How did you choose your instrument over all of the others?

In the fifth grade, we were given the opportunity to learn how to play an instrument. Most people were choosing the violin, but I personally enjoyed the sound of the cello.

 

What was your biggest musical challenge & how did you overcome it?

As a full-time early college student, it is very difficult to find the time to practice. However, I make sure to get my homework done as soon as possible so I am able to get in at least twenty minutes of practice time.

 

What advice would you give to younger music students as they strive to build their skills?

Enjoy the instrument that you are playing and be sure to get private lessons early on.

 

What is your favorite VYOA memory?

I have always enjoyed participating in the school tours. I love seeing the faces on all the young children when they recognize a song that they enjoy or when they show their enthusiasm for wanting to learn a new instrument.

 

Apart from orchestral music, what other kinds of music do you listen to? Do other genres influence what you hear in orchestral music?

I listen to anything and everything, but some of my favorite genres are death metal, funk, hardcore punk, progressive rock, new wave, and synthpop. Being able to appreciate all kinds of music allows you to expand your horizons and better yourself as a musician.

 

What other activities do you participate in?

For the past few years, I have participated in Upward Bound. It is a program for first-generation college students to help provide us with the knowledge and experience we need to prepare for college.

 

What college or university do you hope to attend next year?

Saint Michael’s College

 

What do you plan to study in college and how did you make your choice?

I plan on majoring in computer information systems and minoring in music. Through Upward Bound, I was given the opportunity to participate in a class called Teaching Through Technology. This is where I realized that I enjoy working with computers. I am currently taking an intro to computer science class at the Community College of Vermont.

 

Congratulations Adison! You have been a wonderful mentor to our younger string students and we will miss your generous spirit.

Class of 2020 Senior Spotlight!

Aidan Palmer, viola
Homeschool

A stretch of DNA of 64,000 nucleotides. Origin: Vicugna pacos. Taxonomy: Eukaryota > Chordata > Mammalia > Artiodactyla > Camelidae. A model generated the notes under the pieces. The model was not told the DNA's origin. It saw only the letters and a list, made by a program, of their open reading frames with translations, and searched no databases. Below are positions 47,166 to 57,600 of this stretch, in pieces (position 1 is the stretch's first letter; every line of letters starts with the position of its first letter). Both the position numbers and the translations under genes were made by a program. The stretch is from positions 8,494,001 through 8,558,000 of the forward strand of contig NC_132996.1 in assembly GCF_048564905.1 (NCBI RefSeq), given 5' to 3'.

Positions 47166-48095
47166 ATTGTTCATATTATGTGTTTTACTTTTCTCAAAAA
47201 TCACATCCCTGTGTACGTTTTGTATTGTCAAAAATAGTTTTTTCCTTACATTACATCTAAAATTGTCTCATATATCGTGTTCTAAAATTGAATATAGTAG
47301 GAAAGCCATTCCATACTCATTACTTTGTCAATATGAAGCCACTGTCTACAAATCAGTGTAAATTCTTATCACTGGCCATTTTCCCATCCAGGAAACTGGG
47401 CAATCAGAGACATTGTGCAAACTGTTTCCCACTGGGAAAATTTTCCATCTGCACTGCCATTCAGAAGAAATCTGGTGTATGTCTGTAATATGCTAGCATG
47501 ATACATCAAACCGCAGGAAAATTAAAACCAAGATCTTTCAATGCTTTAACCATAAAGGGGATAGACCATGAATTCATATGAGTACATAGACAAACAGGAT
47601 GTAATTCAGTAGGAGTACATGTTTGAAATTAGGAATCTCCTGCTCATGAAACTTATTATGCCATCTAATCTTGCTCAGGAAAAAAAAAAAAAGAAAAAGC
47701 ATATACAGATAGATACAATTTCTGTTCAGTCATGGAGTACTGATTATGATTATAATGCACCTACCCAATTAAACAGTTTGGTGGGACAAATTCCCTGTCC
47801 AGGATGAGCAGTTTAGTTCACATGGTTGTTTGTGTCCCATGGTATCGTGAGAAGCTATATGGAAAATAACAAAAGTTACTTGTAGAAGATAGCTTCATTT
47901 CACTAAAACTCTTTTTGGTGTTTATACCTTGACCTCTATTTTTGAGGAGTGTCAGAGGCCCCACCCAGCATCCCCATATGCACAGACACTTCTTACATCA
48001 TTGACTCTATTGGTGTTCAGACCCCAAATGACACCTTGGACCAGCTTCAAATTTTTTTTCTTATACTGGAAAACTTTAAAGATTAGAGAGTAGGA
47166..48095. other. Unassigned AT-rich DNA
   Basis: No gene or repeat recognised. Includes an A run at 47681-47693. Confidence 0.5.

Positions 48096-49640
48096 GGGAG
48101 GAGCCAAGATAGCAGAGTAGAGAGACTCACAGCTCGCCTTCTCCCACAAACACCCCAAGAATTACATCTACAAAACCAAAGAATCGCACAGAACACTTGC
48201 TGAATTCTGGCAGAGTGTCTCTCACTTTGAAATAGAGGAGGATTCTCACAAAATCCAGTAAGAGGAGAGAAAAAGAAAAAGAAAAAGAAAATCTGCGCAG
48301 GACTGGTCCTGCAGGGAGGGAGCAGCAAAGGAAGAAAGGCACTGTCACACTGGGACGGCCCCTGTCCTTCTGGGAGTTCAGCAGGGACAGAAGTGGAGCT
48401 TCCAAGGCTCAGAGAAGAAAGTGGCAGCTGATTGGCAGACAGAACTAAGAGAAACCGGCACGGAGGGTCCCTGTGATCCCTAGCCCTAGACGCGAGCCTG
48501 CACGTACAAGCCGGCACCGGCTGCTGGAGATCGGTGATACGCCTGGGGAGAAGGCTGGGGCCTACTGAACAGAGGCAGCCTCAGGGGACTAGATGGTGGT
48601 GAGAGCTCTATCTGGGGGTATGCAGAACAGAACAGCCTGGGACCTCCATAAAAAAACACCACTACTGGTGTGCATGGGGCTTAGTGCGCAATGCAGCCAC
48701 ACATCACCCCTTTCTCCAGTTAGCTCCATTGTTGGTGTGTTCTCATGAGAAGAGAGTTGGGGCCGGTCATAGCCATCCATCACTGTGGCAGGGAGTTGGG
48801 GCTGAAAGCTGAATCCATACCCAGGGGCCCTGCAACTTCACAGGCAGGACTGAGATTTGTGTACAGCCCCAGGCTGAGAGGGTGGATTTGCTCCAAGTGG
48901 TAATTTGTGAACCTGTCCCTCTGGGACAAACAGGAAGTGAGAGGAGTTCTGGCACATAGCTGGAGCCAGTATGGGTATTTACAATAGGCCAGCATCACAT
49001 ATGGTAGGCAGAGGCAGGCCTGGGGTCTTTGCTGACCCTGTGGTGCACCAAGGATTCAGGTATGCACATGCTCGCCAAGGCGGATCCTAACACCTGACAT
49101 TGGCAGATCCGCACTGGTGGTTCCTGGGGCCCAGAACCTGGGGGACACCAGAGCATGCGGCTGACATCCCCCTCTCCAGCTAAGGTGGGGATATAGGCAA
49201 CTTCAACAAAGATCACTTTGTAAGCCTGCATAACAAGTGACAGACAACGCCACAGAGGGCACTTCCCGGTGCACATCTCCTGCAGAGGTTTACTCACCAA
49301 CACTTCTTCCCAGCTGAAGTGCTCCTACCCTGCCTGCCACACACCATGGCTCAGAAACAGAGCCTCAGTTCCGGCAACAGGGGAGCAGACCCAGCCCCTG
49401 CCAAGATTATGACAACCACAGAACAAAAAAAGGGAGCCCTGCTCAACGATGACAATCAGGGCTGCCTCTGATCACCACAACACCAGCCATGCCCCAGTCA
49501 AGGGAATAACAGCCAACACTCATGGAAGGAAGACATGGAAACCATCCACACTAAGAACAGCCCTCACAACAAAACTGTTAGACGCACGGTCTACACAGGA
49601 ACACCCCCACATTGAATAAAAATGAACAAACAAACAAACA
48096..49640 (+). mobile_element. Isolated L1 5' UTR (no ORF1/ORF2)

VT Youth Orchestra – 2 years
VT Youth Philharmonia – 2 years
VT Youth Strings – 1 year
Presto – 2 sessions

 

 

How did you choose your instrument over all of the others?        

I actually began learning violin before switching to Viola four years ago. I first heard a Viola during a studio recital (one of my teachers’ students played the Viola), and I fell in love with the deepness of the C string. I was extremely intrigued, and that was pretty much all it took for me to switch. I love the deep, rich, warm tone of the Viola.

What role does music play in your life?      

I spend quite a bit of time listening to music. I love classical music, as well as folk and traditional music from around the world. I love bringing music to life in the VYO and in my own playing.

What do you enjoy most about playing in an orchestra?  

I love that in an orchestra, many parts together become beautiful. I love getting new music and listening to how all the parts fit together- how different the melody sounds when you add harmony and rhythmic background, and how much more rich the music is with many layers. It is always so amazing to hear how different one part sounds with the entire ensemble. I also just love playing with a group of people who are also passionate about music.

What advice would you give to younger music students as they strive to build their skills?      

The biggest piece of advice I would give for younger musicians is to make a goal and believe in yourself. Find a goal that you want to achieve, whether it’s a piece of music or an ensemble you want to play in (or another goal), and as you practice and work hard to reach it, remember that you can do it! Believe that you absolutely can get there, no matter how long it takes you.

What is your favorite VYOA memory?

My favorite VYOA memory is definitely when we toured Spain and Portugal last summer. The entire experience- visiting completely different countries, trying to communicate with the locals (even though I didn’t know much Spanish and no Portuguese) which was often laughable, among many other things- was amazing. I got to know so many VYO musicians that I hadn’t talked to before and formed new friendships. We had a lot of fun singing on the bus after our concerts.

Playing concerts in front of people who didn’t even know where Vermont is was also pretty surreal. I loved bringing our passion for playing music to other countries!

What other activities do you participate in?          

I participate in Nordic Skiing in the winter and rowing in the fall and spring. Beyond that, I love spending time outside- going for hikes with my dog, walking in the woods, biking, and tracking wildlife. I also enjoy art and learning about wildlife.

What college or university do you plan or hope to attend next year?      

Allegheny College

What do you plan to study in college and how did you make your choice?         

I plan to study mainly Biology and do a minor in Music. I love wildlife, plants, and human anatomy and am planning to pursue these interests through biology. I’ve really enjoyed playing the Viola for many years and want to continue my love of music in college as well.

 

Congratulations Aidan! Your ever-present smile and calming influence will be greatly missed!

VT Youth Orchestra Association Names Music Director

The Vermont Youth Orchestra Association (VYOA) has named Mark Alpizar, D.M.A., Cleveland, OH, to the position of music director, effective July 1, 2020. Alpizar succeeds Dr. Benjamin Klemme, who served as music director from 2017-2019 before leaving for a faculty music position at Gordon College. Dr. Edward Cumming, a member of the faculty at the Hartt School in Hartford, CT, serves as interim Vermont Youth Orchestra conductor for the 2019-2020 season while the organization conducted a national search.